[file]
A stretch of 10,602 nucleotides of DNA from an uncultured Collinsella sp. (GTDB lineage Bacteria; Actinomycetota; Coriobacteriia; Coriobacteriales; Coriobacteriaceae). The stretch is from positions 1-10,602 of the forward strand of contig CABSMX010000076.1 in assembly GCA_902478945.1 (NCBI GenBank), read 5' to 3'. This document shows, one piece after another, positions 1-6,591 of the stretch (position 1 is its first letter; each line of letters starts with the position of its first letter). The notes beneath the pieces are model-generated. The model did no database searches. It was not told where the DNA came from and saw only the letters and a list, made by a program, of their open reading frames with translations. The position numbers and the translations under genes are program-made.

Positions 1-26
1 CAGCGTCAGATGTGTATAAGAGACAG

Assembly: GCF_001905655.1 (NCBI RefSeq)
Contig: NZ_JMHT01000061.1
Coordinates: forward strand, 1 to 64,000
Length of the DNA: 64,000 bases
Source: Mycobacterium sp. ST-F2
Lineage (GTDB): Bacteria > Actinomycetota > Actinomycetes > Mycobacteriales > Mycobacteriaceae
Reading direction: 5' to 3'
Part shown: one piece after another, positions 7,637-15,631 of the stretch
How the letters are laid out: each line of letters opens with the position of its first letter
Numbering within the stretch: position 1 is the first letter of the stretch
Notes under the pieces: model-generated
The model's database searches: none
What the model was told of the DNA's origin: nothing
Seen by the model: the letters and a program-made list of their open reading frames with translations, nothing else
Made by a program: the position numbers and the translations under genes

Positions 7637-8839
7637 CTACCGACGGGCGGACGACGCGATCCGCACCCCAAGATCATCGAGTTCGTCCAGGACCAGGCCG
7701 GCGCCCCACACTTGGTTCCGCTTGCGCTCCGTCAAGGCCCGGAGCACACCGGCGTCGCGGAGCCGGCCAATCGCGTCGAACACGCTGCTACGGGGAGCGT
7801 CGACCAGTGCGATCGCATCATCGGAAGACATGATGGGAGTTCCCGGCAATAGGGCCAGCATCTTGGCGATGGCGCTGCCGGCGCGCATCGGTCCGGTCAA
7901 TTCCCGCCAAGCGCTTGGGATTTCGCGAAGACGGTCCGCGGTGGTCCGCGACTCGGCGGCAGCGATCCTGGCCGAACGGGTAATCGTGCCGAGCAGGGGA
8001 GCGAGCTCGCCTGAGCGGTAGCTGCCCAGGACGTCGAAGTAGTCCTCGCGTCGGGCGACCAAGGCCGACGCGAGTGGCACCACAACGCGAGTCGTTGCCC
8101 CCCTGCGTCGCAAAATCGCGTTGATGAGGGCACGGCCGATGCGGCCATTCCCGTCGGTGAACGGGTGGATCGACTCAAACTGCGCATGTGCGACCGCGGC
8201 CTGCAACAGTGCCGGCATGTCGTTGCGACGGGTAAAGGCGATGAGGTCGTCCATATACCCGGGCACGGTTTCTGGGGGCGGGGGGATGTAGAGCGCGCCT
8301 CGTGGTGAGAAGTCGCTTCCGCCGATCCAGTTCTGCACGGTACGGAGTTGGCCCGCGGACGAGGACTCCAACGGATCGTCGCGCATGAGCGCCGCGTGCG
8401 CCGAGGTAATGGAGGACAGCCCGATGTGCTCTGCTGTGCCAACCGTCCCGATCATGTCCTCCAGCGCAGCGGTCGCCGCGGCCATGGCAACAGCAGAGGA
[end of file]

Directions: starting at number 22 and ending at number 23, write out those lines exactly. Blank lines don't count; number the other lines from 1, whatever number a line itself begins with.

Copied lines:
7801 CGACCAGTGCGATCGCATCATCGGAAGACATGATGGGAGTTCCCGGCAATAGGGCCAGCATCTTGGCGATGGCGCTGCCGGCGCGCATCGGTCCGGTCAA
7901 TTCCCGCCAAGCGCTTGGGATTTCGCGAAGACGGTCCGCGGTGGTCCGCGACTCGGCGGCAGCGATCCTGGCCGAACGGGTAATCGTGCCGAGCAGGGGA